Sewer Smell – Washing Machine Plumbing Trap Problem
Recently a good friend of mine asked me what might be causing his laundry room to have a sewer smell. Obviously this was a serious problem that needed to be corrected immediately. Not only are sewer gasses an unpleasant experience but they can be a safety concern. If you smell sewer gasses in your home you should try and diagnose the problem sooner than later.
I started quizzing my friend about any recent changes in their home that might have contributed to the sewer smell. He asked me if washing machine mold might be causing the smell or some type of dead rodent.
He wasn’t sure that anything had changed other than they had recently purchased a new washing machine. I knew there was likely something wrong with the plumbing trap (p-trap) which was accounting for the sewer gas smell.
The culprit ended up being the washing machine hose that was incorrectly installed by the appliance delivery guys. Read on to see what happened!
Plumbing traps (p-traps) create a trap in the drain pipes which retain a small amount of drain water which in turn creates a water seal to prevent sewer gasses from entering the living space of buildings. Traps come in several different configurations but they all work the same way by trapping water in the pipe to seal out the sewer gasses. Traps are present for all sinks, showers, toilets and drains (such as washing machine drains).
Typical Washing Machine Drain Connections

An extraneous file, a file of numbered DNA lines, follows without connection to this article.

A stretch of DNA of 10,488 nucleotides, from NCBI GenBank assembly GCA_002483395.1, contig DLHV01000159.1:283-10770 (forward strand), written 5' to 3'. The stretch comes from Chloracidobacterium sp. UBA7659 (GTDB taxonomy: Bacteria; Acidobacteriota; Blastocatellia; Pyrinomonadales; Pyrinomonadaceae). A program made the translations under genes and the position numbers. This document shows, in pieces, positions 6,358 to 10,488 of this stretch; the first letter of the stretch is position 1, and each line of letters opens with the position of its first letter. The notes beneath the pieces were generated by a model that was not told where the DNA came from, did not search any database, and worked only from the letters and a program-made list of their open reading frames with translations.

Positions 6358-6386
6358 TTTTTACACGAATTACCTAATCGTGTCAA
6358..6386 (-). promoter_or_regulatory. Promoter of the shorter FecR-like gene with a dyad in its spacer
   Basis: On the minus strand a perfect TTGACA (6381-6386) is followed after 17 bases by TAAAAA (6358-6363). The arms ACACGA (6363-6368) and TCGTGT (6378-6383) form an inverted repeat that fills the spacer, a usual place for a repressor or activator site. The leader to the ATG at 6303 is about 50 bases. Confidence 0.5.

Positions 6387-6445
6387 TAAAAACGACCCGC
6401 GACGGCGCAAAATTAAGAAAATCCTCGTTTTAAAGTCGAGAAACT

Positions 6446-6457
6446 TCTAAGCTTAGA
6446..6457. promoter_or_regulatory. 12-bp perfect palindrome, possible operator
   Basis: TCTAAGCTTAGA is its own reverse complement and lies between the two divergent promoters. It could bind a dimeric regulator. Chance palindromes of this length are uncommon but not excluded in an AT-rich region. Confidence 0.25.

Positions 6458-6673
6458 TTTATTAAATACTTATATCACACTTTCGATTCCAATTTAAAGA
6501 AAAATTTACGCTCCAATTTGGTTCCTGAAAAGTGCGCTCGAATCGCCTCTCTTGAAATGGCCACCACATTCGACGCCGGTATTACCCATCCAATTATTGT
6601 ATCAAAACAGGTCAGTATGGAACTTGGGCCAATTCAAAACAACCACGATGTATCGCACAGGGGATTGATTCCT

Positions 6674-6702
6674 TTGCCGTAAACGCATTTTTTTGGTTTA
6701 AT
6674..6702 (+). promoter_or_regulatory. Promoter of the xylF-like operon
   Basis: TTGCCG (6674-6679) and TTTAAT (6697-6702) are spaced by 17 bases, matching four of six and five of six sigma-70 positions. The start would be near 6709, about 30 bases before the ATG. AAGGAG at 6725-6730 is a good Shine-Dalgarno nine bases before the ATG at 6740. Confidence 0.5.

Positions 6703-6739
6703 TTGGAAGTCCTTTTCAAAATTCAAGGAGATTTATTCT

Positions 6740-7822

Today most washing machines come supplied with a flexible, corrugated plastic drain hose. The hose is easily inserted into a standard washing machine drain box (see photo). The washing machine drain box is hooked up to the houses waste piping that contains a P-Trap inside the wall (or exposed in older homes).
With this set-up waste water comes out of the plastic washing machine hose and empties into the drain box pipe. The waste water fills the trap below and creates a seal that prevents the sewer smell (gasses) from entering the home. See the next diagram for a typical washing machine drain set-up.
The following diagram shows what happened at my friends house. The delivery guys from the appliance company delivered the new washing machine and hooked it up. The ended up pushing the flexible plastic washing machine drain hose into the drain box and past the P-Trap.
As you can see in this diagram the flexible washing machine drain hose prevented waste water from filling the trap. This allowed the sewer gasses to pass around the house and trap and into the house. To fix this problem all he had to do was pull the washing machine drain hose out of the drain box until it was only inside by about 8 inches or so.
Obviously this was a rare situation and one that I’m still scratching my head about. For the life of me I can’t figure out what the delivery guys were trying to do. However, this just shows you how important the plumbing trap is and how it works.